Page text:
City officials on Tuesday discussed ways to improve roads between Jefferson Regional Medical Center and I-530 to accommodate ambulance and fire truck traffic. Aldermen Glen Brown Jr., Donald Hatchett and Win Trafford, who form the Traffic and Aviation Committee, also talked about widening two roads and replacing some city intersections with roundabouts.


Trafford said it is important to improve signage, drainage and visibility on Hazel Street between I-530 and 46th Avenue. During heavy rains, Hazel Street floods between 46th and the interstate, and has had to be shut down several times, he said. Fortieth Avenue is the main route used by hospital traffic. Lack of access to the interstate during flooding for ambulances and fire trucks is “a huge safety concern,” Trafford said. The flooding is potentially disruptive to regular ambulance traffic between several nursing homes located along Hazel near Ridgway Road. Trafford said he would talk to U.S. Congressman Bruce Westerman about securing federal funding to pay for improvements to drainage along the road.


“When it floods, I think our way to federal money is that ambulances and fire trucks can’t get to the hospital in an emergency,” he said. “It could absolutely be the difference between somebody living or dying, and I think the federal government should certainly help us with that.”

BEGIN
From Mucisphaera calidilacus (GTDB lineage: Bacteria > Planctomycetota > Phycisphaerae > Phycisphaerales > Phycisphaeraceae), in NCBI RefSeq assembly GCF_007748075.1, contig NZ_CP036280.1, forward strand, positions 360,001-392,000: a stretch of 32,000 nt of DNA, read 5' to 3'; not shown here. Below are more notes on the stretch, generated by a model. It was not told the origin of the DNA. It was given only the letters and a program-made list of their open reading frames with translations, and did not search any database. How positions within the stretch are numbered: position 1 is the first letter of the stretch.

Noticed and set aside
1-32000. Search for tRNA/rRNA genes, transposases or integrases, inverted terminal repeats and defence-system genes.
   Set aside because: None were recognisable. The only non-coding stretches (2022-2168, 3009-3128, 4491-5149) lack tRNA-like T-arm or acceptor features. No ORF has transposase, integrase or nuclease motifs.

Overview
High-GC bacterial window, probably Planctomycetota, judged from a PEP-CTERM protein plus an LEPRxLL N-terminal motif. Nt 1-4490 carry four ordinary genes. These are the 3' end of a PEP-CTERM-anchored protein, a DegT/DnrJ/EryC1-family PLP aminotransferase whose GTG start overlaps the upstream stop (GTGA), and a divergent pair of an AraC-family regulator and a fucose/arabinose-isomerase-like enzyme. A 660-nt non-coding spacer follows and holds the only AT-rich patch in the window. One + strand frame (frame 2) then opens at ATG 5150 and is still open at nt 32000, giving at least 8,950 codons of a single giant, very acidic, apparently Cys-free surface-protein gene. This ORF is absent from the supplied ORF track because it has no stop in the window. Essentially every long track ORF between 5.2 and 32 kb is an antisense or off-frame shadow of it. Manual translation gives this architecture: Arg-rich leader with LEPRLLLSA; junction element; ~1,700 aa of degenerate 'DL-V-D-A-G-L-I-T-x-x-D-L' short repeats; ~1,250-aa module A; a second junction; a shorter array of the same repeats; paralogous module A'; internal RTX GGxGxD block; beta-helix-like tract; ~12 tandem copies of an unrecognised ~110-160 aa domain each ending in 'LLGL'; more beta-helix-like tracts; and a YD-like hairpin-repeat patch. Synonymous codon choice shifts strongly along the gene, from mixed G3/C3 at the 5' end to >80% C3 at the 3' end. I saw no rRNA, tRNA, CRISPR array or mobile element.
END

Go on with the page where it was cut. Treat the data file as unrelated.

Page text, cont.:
Better visibility is also needed between Olive Street and Cherry Street, Trafford said. He suggested installing flashing yellow lights at some intersections, such as Cherry Street and 46th Avenue. Brown suggested a solar-powered flashing light to avoid paying electricity costs. The committee discussed a problematic area of 28th Avenue that narrows for a short stretch in front of the Rally’s fast food restaurant. Brown said the number two (right) westbound lane of 28th Avenue needed to be widened.


“Driving west on 28th [Avenue] after leaving Hazel [Street], if you’re in the right lane, it feels like you’re having to come in, if there’s a car on the side of you,” Brown said.


Trafford said he is working to replace several busy intersections in the city with roundabouts. Roundabouts are circular street intersections with no stop lights. Motorists enter the circle and drive counterclockwise until turning right on the street of their choice. Traditionally more common in Europe than the U.S., roundabouts have replaced traffic intersections in several Arkansas cities in recent years.


“Conway, they have seven of ’em now, and quite a few more are in the works,” Trafford said. “People get used to it, but it’s taken out T-Bones [collisions]. Traffic just keeps flowing. The town has come to love them.”


Trafford said he recently spoke to Southeast Arkansas Regional Planning Commission Director Larry Reynolds about installing a roundabout at the intersection of Pullen Avenue and Rhinehart Road. He said he believes Reynolds is “going to make it happen.”


The committee also needs to determine the cost of a potential roundabout at the intersection of Ridgway Road and Hazel Street, Trafford said. Traffic from the combination of WT Cheney Elementary School and several nearby nursing homes and churches results in major congestion.


“I get more phone calls about traffic backups there [than anywhere else],” he said. “At church times it’s pretty busy, but at school times it’s insane. It seems like the shifts with nursing homes and schools all hit at the same time.”


Trafford said he would speak to Street Department Director Rick Rhoden about the proposed changes. Brown suggested that Rhoden attend future meetings of the commission as well.